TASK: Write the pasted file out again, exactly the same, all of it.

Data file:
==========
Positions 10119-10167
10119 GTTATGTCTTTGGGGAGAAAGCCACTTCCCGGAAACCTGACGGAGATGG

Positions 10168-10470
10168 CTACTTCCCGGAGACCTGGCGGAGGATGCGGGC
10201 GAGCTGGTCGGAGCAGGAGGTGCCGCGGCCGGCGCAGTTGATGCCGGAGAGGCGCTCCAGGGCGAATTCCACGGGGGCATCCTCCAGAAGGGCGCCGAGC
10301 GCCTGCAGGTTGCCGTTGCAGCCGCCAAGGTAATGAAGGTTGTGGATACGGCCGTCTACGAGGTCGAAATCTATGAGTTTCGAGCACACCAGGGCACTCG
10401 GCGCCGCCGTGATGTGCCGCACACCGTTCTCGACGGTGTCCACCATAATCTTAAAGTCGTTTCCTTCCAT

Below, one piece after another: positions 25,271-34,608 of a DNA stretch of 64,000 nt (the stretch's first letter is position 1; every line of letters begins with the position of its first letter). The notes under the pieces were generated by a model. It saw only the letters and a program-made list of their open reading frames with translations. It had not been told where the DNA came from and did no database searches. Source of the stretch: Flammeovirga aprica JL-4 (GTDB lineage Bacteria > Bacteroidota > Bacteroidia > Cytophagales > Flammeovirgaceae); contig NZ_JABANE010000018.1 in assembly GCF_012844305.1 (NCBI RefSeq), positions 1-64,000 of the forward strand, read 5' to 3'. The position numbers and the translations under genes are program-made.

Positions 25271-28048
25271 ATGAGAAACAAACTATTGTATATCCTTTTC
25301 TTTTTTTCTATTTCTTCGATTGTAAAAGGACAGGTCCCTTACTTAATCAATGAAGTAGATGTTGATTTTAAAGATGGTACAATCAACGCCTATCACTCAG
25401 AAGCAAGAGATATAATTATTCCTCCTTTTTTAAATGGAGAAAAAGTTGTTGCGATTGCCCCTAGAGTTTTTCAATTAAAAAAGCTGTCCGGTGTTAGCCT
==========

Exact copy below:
Positions 10119-10167
10119 GTTATGTCTTTGGGGAGAAAGCCACTTCCCGGAAACCTGACGGAGATGG

Positions 10168-10470
10168 CTACTTCCCGGAGACCTGGCGGAGGATGCGGGC
10201 GAGCTGGTCGGAGCAGGAGGTGCCGCGGCCGGCGCAGTTGATGCCGGAGAGGCGCTCCAGGGCGAATTCCACGGGGGCATCCTCCAGAAGGGCGCCGAGC
10301 GCCTGCAGGTTGCCGTTGCAGCCGCCAAGGTAATGAAGGTTGTGGATACGGCCGTCTACGAGGTCGAAATCTATGAGTTTCGAGCACACCAGGGCACTCG
10401 GCGCCGCCGTGATGTGCCGCACACCGTTCTCGACGGTGTCCACCATAATCTTAAAGTCGTTTCCTTCCAT

Below, one piece after another: positions 25,271-34,608 of a DNA stretch of 64,000 nt (the stretch's first letter is position 1; every line of letters begins with the position of its first letter). The notes under the pieces were generated by a model. It saw only the letters and a program-made list of their open reading frames with translations. It had not been told where the DNA came from and did no database searches. Source of the stretch: Flammeovirga aprica JL-4 (GTDB lineage Bacteria > Bacteroidota > Bacteroidia > Cytophagales > Flammeovirgaceae); contig NZ_JABANE010000018.1 in assembly GCF_012844305.1 (NCBI RefSeq), positions 1-64,000 of the forward strand, read 5' to 3'. The position numbers and the translations under genes are program-made.

Positions 25271-28048
25271 ATGAGAAACAAACTATTGTATATCCTTTTC
25301 TTTTTTTCTATTTCTTCGATTGTAAAAGGACAGGTCCCTTACTTAATCAATGAAGTAGATGTTGATTTTAAAGATGGTACAATCAACGCCTATCACTCAG
25401 AAGCAAGAGATATAATTATTCCTCCTTTTTTAAATGGAGAAAAAGTTGTTGCGATTGCCCCTAGAGTTTTTCAATTAAAAAAGCTGTCCGGTGTTAGCCT